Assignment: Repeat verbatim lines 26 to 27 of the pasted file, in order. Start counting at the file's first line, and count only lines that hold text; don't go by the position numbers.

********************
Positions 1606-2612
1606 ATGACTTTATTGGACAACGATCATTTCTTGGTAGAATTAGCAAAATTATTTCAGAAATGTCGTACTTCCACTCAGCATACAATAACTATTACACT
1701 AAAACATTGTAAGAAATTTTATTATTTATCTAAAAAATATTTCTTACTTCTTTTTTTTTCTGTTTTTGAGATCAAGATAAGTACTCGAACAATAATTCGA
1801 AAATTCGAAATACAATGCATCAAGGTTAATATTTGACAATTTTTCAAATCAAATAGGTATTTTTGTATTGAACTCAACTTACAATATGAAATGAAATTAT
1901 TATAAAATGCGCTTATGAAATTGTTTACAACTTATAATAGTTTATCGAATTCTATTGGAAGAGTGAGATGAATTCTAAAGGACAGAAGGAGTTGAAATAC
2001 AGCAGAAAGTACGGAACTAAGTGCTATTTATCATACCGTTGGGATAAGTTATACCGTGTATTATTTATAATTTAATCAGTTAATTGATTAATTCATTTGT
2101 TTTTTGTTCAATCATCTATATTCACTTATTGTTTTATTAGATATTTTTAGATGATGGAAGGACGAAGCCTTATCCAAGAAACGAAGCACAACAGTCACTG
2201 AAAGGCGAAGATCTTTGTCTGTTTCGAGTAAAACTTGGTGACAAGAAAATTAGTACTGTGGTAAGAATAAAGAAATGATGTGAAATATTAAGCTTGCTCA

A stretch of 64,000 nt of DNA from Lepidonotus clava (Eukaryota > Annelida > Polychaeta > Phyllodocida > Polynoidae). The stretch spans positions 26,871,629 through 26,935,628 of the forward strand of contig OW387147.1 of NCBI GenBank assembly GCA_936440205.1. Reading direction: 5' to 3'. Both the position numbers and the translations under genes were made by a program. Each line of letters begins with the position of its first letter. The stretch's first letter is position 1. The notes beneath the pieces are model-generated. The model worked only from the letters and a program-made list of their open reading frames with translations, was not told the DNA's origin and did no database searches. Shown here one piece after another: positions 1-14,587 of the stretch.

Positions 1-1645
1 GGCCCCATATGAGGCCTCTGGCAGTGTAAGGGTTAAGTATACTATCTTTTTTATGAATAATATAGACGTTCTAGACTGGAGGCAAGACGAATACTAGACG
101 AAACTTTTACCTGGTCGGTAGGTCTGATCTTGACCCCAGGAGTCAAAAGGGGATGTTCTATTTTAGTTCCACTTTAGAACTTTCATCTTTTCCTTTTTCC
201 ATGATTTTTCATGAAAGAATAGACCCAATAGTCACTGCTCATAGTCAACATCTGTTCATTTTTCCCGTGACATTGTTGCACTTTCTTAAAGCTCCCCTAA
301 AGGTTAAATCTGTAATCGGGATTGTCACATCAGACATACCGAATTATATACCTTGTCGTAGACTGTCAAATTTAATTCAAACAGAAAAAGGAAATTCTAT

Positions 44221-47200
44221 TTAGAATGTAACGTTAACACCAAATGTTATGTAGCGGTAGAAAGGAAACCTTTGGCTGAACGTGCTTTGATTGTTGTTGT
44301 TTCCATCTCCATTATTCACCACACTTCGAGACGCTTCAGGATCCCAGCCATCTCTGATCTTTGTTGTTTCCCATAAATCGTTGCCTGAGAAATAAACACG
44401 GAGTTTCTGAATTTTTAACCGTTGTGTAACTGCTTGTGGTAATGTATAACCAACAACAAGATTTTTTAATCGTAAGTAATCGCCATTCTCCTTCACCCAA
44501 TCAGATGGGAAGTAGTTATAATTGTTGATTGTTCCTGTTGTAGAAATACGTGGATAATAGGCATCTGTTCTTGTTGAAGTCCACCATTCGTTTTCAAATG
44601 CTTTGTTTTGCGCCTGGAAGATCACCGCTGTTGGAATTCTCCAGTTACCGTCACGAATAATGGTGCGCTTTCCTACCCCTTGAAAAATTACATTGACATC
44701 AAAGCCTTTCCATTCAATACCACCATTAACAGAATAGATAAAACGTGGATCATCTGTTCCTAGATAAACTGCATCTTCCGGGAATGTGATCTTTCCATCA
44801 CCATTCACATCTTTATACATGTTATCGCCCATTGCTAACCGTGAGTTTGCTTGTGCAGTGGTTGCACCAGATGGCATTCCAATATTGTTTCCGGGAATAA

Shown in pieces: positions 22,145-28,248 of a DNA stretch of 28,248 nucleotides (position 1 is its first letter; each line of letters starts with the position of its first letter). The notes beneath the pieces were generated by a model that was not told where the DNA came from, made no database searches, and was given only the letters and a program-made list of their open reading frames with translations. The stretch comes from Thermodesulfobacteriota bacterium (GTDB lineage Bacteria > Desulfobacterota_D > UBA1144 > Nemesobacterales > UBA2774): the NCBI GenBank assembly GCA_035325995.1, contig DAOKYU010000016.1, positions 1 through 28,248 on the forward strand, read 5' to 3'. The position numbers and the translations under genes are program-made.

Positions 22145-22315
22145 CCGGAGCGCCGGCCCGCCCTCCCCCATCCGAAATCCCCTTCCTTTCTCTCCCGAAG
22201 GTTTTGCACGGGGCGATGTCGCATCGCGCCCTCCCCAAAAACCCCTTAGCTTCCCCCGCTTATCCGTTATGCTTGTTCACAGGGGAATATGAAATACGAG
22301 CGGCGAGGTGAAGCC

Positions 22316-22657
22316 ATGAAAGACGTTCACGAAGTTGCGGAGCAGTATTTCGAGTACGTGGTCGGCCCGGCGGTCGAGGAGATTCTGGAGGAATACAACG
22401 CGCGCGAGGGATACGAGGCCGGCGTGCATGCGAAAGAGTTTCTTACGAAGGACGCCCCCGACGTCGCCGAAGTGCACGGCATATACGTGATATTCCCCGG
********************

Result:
22201 GTTTTGCACGGGGCGATGTCGCATCGCGCCCTCCCCAAAAACCCCTTAGCTTCCCCCGCTTATCCGTTATGCTTGTTCACAGGGGAATATGAAATACGAG
22301 CGGCGAGGTGAAGCC